India’s minister of state for agriculture Gajendra Singh Shekhawat also said on Twitter that the Indian Air Force had carried out an aerial strike on “terror camps” across the LoC and completely destroyed them. 
The latest confrontation comes after days of simmering tensions between Pakistan and India over a February 14 suicide bombing in Indian-administered Kashmir in which at least 40 Indian paramilitary troopers were killed. The attack was claimed by the JeM. 
New Delhi blamed Islamabad for the assault and faced with election-year pressures, Prime Minister Narendra Modi promised a “strong response.” Pakistan denies any state complicity.
Although exchanges of artillery and light weapons on the LoC are not uncommon, Tuesday’s statements from Pakistan and India are rare public admissions of airspace violations by warplanes.
In September 2016, India said it had conducted “surgical strikes” on militants in Pakistan but Pakistan “completely rejected” the claim. The alleged strikes followed a separatist attack on an army base in Uri near Pakistan and India’s disputed frontier in which 17 soldiers perished. 


Pakistan ranks ninth on CPJ’s 2020 Global Impunity Index 

Updated 29 October 2020

Pakistan ranks ninth on CPJ’s 2020 Global Impunity Index 

  • The annual index spotlights countries where journalists are slain and their killers go free
  • The ranking is: Somalia, Syria, Iraq, South Sudan, Afghanistan, Mexico, Philippines, Brazil, Pakistan, Bangladesh, Russia, India

ISLAMABAD: The Committee to Protect Journalists has ranked Pakistan number nine on its annual Global Impunity Index, which spotlights countries where journalists are slain and their killers go free. 

The ranking is: Somalia, Syria, Iraq, South Sudan, Afghanistan, Mexico, Philippines, Brazil, Pakistan, Bangladesh, Russia, India.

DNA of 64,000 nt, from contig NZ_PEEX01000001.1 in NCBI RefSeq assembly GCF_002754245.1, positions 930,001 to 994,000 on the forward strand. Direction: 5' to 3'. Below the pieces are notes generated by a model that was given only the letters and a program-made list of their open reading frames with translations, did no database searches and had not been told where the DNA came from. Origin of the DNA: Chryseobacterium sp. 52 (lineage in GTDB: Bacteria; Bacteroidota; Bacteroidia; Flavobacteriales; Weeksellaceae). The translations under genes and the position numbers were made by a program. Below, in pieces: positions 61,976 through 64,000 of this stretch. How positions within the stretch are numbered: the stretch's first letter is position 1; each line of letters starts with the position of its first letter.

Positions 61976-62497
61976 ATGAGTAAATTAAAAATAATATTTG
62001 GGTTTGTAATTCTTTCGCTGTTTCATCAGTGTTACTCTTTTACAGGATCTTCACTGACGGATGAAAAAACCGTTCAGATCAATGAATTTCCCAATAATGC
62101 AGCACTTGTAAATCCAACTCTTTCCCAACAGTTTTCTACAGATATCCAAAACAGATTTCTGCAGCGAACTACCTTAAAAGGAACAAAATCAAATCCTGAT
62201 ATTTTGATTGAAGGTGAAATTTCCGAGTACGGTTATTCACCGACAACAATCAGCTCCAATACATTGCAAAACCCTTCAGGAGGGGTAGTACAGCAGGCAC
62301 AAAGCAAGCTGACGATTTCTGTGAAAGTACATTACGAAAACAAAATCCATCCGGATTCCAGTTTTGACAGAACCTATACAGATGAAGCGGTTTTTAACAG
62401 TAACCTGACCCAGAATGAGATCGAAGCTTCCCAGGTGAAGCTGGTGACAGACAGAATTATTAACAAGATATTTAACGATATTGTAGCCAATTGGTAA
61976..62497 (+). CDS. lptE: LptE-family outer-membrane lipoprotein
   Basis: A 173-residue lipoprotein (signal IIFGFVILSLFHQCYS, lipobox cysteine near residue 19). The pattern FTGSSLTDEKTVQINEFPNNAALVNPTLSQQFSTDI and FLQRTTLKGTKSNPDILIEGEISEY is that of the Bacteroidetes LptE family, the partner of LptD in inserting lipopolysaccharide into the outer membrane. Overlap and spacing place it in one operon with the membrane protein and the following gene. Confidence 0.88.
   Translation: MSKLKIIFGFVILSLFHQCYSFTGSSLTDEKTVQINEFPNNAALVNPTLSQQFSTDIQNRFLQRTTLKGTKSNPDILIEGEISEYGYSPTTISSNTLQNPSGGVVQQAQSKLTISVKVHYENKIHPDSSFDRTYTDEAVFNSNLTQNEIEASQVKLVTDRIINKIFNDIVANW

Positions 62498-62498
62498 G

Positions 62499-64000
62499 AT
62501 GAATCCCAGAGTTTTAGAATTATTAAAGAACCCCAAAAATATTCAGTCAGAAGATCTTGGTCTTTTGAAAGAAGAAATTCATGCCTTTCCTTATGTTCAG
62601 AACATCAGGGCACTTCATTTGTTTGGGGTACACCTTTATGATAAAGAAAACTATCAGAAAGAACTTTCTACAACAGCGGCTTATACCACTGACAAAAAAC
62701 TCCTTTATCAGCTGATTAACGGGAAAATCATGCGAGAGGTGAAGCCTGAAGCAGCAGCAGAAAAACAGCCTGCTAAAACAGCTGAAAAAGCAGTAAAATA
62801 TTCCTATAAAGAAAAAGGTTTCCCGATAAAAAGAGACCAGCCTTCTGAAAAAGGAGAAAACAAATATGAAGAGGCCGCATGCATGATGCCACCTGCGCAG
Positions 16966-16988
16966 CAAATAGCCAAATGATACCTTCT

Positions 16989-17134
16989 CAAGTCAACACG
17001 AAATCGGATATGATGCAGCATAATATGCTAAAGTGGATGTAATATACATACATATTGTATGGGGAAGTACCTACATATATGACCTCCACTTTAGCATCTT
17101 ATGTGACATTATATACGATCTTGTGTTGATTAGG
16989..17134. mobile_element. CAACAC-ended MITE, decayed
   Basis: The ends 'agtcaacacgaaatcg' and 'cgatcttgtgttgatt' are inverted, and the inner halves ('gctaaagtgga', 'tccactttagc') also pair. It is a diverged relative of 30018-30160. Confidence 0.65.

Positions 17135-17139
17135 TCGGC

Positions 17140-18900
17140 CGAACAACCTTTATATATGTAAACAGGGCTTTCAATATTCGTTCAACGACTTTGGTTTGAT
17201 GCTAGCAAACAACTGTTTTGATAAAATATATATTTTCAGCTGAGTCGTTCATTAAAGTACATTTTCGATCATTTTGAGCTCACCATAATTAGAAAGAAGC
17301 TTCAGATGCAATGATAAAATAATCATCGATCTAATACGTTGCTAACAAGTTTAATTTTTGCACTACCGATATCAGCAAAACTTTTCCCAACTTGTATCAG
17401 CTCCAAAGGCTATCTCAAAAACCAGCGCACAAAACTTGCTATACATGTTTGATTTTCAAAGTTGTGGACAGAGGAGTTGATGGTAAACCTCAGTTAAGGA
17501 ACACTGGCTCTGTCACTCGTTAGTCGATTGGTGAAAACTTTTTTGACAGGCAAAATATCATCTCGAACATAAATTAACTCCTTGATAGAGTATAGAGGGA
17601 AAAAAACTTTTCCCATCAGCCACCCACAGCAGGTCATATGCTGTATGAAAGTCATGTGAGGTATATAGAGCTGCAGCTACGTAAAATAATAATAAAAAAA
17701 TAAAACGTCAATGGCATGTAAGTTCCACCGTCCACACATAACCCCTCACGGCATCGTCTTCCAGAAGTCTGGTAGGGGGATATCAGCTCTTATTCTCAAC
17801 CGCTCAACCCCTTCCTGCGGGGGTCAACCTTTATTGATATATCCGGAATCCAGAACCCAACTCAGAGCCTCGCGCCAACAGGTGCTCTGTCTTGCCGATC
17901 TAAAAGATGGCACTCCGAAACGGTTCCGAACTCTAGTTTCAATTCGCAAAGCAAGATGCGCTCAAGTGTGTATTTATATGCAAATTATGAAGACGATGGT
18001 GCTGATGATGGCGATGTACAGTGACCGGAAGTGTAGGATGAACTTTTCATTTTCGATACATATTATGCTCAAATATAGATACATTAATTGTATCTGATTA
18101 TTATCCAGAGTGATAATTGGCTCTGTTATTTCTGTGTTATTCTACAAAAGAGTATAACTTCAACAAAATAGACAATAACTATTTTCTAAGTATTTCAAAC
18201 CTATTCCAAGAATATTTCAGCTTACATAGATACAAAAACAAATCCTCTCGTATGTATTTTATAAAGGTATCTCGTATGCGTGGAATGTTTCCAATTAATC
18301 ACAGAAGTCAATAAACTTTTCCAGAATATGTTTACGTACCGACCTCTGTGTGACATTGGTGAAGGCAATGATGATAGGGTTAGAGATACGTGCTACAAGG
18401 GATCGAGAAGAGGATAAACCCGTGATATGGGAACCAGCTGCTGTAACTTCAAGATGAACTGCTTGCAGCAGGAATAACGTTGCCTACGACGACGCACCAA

Each year the CPJ index includes more stable countries where criminal and political groups, politicians, business leaders, and other powerful actors resort to violence to silence critical and investigative journalists. 

“CPJ has found that corruption, weak institutions, and lack of political will to pursue robust investigations are all factors behind impunity in these countries, which include Pakistan, Mexico, and the Philippines,” the watchdog said on its website. 

In Pakistan, a verdict in the Daniel Pearl case this year showed that “even murder cases that were long thought to be resolved can be upended,” the watchdog said. 

On April 2, the Sindh High Court overturned the murder convictions of four men accused in the 2002 killing of Wall Street Journal reporter Daniel Pearl. The decision found Ahmed Omar Saeed Sheikh, who had previously been sentenced to death, guilty only of kidnapping Pearl and reduced his sentence to seven years, which he has already served. The Pearl family and the Sindh provincial government appealed, and according to news reports, the four men remained imprisoned at the end of September.

Freeing the men “would be a devastating setback for justice that would also send a dangerous message to Jihadi militants in Pakistan and around the world, who have systematically targeted journalists in the 18 years since Pearl was killed,” CPJ Executive Director Joel Simon wrote in the Columbia Journalism Review.

Pakistan and the Philippines have been mainstays on the Global Impunity Index since its inception in 2008. The Philippines is the biggest mover in this year’s rankings, improving from the fifth worst country worldwide to the seventh worst.